Local attorney sues Fundex over game royalties

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A local lawyer who created the game “Chronology” is accusing Fundex Games Ltd. of trademark infringement.

Jane Ruemmele, a Marion County public defender, filed suit March 24 in U.S. District Court of southern Indiana. The lawsuit alleges breach of contract, trademark infringement, use of a counterfeit mark, unfair competition, copyright infringement, trademark dilution and forgery.

Ruemmele is seeking damages, plus a judgment for the return or destruction of all products bearing the Chronology trademark.

Fundex is a family-owned company based in Plainfield that sells licensed games, plus standard games such as checkers and chess. One of its top sellers is "Phase 10," a variation on rummy. The company is also defending a trademark-infringement suit from "Phase 10" creator Kenneth Johnson of Michigan.

An attorney for Fundex, Daniel Lueders of Woodard Emhardt Moritary McNett & Henry in Indianapolis, did not return a phone call seeking comment on the Ruemmele case.

In Chronology, players try to place historical events and inventions in their proper place in time. The first player to accumulate 10 cards in calendar sequence wins. Ruemmele holds the trademark and copyright to the game, which she first licensed in 1995.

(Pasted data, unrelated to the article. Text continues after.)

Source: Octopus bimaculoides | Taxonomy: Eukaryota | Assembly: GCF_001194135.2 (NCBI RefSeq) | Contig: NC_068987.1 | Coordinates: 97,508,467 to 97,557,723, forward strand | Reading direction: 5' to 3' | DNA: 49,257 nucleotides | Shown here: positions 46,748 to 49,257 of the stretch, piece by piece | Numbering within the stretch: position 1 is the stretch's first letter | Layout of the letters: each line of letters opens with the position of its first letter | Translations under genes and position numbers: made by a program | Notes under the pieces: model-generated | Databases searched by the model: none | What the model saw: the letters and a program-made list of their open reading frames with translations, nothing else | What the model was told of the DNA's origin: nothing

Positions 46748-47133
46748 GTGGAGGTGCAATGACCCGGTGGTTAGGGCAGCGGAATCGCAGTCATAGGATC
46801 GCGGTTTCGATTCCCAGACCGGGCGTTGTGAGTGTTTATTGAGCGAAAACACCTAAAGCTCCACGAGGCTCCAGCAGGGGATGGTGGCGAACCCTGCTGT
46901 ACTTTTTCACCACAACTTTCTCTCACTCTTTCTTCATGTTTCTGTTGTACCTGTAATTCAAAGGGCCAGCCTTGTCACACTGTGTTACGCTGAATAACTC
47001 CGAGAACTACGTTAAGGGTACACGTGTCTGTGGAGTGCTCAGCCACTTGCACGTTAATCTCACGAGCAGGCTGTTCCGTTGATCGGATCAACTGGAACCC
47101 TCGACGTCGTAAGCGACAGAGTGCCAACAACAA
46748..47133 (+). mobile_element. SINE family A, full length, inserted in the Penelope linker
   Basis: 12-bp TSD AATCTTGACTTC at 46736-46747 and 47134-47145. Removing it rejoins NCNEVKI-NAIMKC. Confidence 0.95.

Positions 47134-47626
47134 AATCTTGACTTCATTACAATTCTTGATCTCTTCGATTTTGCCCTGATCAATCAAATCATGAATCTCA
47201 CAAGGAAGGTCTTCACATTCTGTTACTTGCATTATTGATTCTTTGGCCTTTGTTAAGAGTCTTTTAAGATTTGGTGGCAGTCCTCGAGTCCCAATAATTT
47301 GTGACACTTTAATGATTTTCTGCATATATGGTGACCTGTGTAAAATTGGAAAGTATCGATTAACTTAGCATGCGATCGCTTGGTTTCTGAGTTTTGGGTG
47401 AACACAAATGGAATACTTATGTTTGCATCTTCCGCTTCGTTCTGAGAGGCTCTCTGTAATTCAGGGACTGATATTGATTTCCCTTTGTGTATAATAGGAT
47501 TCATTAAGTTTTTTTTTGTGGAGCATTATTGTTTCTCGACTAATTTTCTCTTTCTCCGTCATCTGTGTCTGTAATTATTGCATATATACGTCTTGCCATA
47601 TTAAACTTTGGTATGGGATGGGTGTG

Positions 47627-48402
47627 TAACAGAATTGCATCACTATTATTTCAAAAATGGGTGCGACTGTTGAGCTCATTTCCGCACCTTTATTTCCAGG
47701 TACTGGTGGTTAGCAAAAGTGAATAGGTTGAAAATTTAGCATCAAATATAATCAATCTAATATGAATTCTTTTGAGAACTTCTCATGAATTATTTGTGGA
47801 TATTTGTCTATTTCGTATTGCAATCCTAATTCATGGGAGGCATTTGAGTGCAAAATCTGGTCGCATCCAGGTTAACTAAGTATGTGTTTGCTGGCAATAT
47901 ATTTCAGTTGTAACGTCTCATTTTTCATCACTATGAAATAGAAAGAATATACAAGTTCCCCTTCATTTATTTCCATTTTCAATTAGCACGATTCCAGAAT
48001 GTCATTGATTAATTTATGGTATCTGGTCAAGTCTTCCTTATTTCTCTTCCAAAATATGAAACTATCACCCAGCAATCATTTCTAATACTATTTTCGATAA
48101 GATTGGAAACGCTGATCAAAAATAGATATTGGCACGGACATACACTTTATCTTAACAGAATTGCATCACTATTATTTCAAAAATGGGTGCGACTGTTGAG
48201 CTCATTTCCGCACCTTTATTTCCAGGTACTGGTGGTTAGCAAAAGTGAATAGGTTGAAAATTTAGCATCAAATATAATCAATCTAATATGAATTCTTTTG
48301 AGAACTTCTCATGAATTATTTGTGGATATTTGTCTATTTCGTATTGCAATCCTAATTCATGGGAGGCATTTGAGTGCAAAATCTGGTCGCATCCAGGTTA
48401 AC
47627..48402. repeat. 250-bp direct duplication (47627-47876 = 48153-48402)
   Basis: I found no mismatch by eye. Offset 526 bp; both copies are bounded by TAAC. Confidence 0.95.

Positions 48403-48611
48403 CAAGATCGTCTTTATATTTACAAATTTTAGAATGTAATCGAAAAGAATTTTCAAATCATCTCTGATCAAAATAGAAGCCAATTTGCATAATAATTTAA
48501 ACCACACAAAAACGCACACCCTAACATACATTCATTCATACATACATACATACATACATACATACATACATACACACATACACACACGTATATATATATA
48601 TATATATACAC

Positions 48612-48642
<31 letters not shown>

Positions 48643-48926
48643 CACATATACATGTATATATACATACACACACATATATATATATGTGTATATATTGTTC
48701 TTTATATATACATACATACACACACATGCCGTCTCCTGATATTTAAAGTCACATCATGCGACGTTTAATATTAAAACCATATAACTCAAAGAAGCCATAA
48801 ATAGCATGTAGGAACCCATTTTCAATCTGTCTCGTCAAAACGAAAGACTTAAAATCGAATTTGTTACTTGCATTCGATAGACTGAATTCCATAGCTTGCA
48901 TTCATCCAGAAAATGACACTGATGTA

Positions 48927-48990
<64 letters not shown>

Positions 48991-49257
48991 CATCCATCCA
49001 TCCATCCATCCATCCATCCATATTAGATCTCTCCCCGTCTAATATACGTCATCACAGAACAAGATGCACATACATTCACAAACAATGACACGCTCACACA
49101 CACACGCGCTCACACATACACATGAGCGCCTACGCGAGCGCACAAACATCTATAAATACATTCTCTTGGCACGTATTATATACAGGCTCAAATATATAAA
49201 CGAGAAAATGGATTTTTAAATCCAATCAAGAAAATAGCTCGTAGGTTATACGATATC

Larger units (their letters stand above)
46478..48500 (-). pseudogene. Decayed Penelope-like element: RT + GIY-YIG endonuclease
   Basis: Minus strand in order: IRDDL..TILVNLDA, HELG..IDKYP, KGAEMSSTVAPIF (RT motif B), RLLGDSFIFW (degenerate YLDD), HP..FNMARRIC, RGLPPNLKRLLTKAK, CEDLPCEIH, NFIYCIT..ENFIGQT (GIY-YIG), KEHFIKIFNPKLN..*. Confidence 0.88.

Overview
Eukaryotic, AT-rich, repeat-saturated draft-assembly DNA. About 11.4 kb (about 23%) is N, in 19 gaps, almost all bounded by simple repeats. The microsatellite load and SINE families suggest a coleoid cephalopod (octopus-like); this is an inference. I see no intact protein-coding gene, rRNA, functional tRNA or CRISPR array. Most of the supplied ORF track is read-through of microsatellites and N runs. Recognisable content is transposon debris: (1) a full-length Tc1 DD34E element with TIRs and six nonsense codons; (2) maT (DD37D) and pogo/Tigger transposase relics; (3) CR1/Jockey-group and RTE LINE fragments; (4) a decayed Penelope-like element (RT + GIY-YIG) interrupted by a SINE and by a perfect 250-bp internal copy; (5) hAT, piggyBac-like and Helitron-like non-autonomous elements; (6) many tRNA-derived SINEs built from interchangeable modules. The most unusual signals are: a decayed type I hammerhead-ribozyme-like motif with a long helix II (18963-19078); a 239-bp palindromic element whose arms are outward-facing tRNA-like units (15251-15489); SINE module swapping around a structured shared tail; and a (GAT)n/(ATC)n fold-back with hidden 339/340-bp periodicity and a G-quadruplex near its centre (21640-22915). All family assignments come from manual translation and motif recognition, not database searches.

Fundex acquired the licensing rights to “Chronology” in October of 2007 with the purchase of Great American Puzzle Factory, according to the lawsuit. The deal that Ruemmele struck with Great American in 1995 provides her royalty payments of 6 percent of net sales. The rate rises to 8 percent after the first 100,000 games are sold.

“Fundex has sold numerous units of the card game since its acquisition of Great American,” the lawsuit alleges, but the company has provided no royalty statements or payments since October 2008.

Ruemmele also believes the payments Fundex made up to that point were less than required under the license agreement.

The lawsuit says Ruemmele attempted to work with Fundex to extend the license agreement past an expiration date of March 31, 2008, or to strike a new deal. “However, Fundex continually refused to return calls or correspondence from Ruemmele or her attorney while Fundex continued to sell and market the card game.”

Jonathan Polak, the Taft Stettinius & Hollister LLP attorney representing Ruemmele, said his client isn’t sure exactly how many copies of Chronology have been sold by Fundex—that’s why she’s seeking an audit. The contract with Great American gave Ruemmele the right to inspect company sales records.  

Polak wouldn't say how much “Chronology” had earned before Fundex acquired the game.

Ruemmele’s relationship with Great American, formerly based in Connecticut, suggests the game was successful.

Ruemmele and Great American renewed the contract in 2000 and again on Oct. 15, 2007, shortly before the sale to Fundex.

Great American also paid Ruemmele an annual, guaranteed advance of $1,000, according to the license contract.

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